The test questions are all multiple choice. Everyone knows how to use a #2 pencil to fill in the circle next to the answer selected.
Even so, my job was to read a script, as written, about identifying the list of possible answers to the questions provided and directing the proper handling of the provided #2 pencil to completely fill in the circle bubble next to the desired answer.
This same “fill in the bubble” instruction was repeated at the start of each of the three sections of the test I proctored. I was also instructed to make sure that every question in every booklet had at least one selected answer properly #2 penciled.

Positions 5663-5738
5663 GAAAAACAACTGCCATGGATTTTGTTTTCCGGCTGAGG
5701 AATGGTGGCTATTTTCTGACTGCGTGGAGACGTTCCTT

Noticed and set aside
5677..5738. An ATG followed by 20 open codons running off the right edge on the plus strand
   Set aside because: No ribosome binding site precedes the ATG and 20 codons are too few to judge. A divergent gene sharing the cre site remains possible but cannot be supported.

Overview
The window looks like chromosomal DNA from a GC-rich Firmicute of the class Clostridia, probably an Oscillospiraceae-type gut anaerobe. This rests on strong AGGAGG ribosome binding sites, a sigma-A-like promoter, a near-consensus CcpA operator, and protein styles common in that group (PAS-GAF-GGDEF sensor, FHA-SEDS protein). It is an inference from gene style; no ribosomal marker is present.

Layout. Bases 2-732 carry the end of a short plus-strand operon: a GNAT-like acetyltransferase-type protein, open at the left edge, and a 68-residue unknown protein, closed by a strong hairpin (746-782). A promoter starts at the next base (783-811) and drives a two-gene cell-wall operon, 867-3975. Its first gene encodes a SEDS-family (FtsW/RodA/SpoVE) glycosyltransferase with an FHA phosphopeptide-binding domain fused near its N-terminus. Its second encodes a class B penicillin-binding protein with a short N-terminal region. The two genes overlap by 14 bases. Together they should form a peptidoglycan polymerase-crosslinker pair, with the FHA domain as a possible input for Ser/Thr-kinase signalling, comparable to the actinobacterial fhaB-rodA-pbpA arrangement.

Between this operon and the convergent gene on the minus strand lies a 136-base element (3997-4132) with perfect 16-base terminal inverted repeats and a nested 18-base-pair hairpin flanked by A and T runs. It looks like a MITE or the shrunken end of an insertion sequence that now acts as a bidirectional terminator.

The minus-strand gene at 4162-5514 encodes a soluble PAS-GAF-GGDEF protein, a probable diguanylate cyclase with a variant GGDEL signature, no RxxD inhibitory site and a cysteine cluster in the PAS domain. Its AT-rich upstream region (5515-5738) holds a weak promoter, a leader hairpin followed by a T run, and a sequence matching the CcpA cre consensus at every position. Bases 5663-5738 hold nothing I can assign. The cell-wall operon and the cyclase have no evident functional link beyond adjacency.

What the STAR test instructions didn’t tell me (or maybe it did but I missed it) is what to do with the “independent thinkers” in class.
You know, the student who might:
- Carefully draw a line through each of the test provided multiple choice answers and write in “None of these answers” above the list.
- Carefully mark an answer she added to the list of provided possible answers that included an amazingly proper sized circle bubble to mark.
In both cases, I exercised a common sense interpretation of the rules and instructed them to choose only from the provided test answers listed and erase anything they added to the test booklet.
(…I’m expecting to be hauled away in handcuffs by the STAR police as soon as this confession hits the blogosphere.)